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Japan Time 18:40 25 Nov 2017
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Mitsubishi three cylinder KEI car was poised to set a new pricing benchmark, except for one flaw. 10-07-2014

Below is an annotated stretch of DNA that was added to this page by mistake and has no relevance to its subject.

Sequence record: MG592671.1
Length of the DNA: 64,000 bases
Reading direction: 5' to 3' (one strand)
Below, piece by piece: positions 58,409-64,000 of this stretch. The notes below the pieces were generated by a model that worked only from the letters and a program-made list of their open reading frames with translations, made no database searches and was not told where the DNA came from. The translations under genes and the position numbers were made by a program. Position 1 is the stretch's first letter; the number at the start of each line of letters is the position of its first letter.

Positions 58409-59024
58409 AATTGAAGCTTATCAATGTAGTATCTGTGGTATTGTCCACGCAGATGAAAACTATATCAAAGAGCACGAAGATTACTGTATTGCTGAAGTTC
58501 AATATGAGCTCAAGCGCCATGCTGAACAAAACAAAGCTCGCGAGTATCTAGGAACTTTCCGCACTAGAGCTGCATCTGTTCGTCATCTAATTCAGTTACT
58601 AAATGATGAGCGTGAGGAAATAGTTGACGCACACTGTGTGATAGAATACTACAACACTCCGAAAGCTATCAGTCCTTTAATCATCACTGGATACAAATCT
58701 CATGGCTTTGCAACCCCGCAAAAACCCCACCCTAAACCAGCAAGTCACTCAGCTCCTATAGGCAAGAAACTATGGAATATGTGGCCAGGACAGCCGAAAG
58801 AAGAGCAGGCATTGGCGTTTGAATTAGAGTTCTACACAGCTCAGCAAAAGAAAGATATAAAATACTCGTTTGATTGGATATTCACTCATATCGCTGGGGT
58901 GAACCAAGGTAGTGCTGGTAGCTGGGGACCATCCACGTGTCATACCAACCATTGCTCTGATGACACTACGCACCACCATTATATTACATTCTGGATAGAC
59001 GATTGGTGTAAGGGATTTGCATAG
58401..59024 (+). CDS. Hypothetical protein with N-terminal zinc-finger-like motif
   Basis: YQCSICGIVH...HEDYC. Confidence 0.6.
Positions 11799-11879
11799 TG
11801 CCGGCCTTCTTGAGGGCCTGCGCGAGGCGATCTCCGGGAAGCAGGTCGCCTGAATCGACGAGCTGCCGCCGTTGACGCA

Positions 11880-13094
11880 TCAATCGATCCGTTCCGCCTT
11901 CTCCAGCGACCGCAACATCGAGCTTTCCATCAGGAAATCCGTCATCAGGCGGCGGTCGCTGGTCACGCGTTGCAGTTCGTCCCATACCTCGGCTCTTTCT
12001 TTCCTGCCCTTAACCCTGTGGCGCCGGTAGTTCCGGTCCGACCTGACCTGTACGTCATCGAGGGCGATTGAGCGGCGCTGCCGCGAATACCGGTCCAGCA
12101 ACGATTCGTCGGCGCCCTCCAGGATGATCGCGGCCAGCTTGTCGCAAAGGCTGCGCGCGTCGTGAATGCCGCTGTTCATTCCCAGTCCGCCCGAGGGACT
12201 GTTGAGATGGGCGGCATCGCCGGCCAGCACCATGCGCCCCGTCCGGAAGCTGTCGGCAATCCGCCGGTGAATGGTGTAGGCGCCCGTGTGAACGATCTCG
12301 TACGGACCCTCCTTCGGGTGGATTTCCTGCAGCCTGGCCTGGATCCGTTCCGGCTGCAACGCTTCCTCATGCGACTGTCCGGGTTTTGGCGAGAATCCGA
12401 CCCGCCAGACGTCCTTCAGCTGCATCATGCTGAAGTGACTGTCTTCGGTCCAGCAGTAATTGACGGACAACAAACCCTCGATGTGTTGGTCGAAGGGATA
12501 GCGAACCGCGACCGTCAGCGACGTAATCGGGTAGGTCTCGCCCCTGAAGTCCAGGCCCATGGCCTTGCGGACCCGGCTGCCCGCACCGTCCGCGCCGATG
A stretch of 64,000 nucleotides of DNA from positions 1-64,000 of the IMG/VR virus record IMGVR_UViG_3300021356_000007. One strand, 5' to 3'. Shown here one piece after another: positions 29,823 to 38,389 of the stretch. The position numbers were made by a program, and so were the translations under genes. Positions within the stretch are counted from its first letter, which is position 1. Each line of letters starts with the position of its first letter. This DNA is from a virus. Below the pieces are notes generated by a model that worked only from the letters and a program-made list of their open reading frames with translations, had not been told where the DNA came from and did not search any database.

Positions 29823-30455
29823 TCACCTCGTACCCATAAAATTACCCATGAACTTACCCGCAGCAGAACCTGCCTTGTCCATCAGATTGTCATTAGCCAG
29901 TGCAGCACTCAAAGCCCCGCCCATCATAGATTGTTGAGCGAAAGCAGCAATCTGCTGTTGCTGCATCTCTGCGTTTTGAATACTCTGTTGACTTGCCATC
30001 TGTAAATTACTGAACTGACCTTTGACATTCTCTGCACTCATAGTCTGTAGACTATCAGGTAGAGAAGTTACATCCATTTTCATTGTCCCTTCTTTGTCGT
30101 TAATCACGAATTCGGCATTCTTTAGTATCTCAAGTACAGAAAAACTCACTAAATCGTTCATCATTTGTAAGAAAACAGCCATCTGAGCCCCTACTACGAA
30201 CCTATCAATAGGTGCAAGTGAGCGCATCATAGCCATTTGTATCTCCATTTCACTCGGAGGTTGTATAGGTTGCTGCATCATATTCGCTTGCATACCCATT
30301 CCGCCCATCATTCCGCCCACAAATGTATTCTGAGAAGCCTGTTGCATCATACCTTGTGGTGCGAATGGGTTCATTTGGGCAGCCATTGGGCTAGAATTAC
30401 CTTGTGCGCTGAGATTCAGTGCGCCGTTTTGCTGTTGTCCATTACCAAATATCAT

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Meet the $10,000 micro car that could have been. The Mitsubishi i KEI car the conventional petrol powered version of the companys iMiev electric car has become a rollicking success in Asian cities and was slated for release in Australia recently, but was ultimately shied away from because there are not enough buyer incentives, the company says. In Japan, the kei car has become a huge seller due to the fact that it escapes costly congestion taxes because of its small engine size (less than 660cc). Similar legislation is now filtering into major European cities. Mitsubishi Australia marketing director, Antonio Principe, says the company had seriously considered bringing its kei car into Australia, but opted against it because of the low take-up of small, modestly powered vehicles. Its not a bad little car, it looks good and its big enough, but I dont know whether Australians are ready for a 660cc engine, Principe said. The diminutive sedan would have been priced somewhere between $10,000 and $12,000, Principe says. Mitsubishi says it would reconsider importing the kei car if incentives such as lower tolls, insurance premiums and registration, free parking or congestion tax concessions were ever offered in major Australian cities. If you look at the market, anything under a 1.4-litre engine in Australia is a bit of a struggle to push out the door, The success of the Mirage is basically the exception; when it does well the entire micro segment is doing well. Daihatsu had attempted to sell kei cars in Australia previously with its diminutive drop-top, the Copen, and tall-boy wagon, the Move, but sales languished before the brand was discontinued in 2005. The most recent micro car casualty in Australia was the Volkswagen Up, which was axed last year off the back of a lowly 1440 transactions in its first year on sale. The similarly minded Smart fortwo has also struggled to find favour with Australian buyers, despite its popularity in Europe. If the government was to offer more incentives, that would probably encourage a lot more buyers, Principe said. They have done similar things like that in Europe and the take-up of those sorts of vehicles is much higher. Daihatsu, Honda, Mitsubishi and Suzuki all manufacture kei cars in Japan, while Nissan, Mazda, Toyota and Subaru offer re-badged models.
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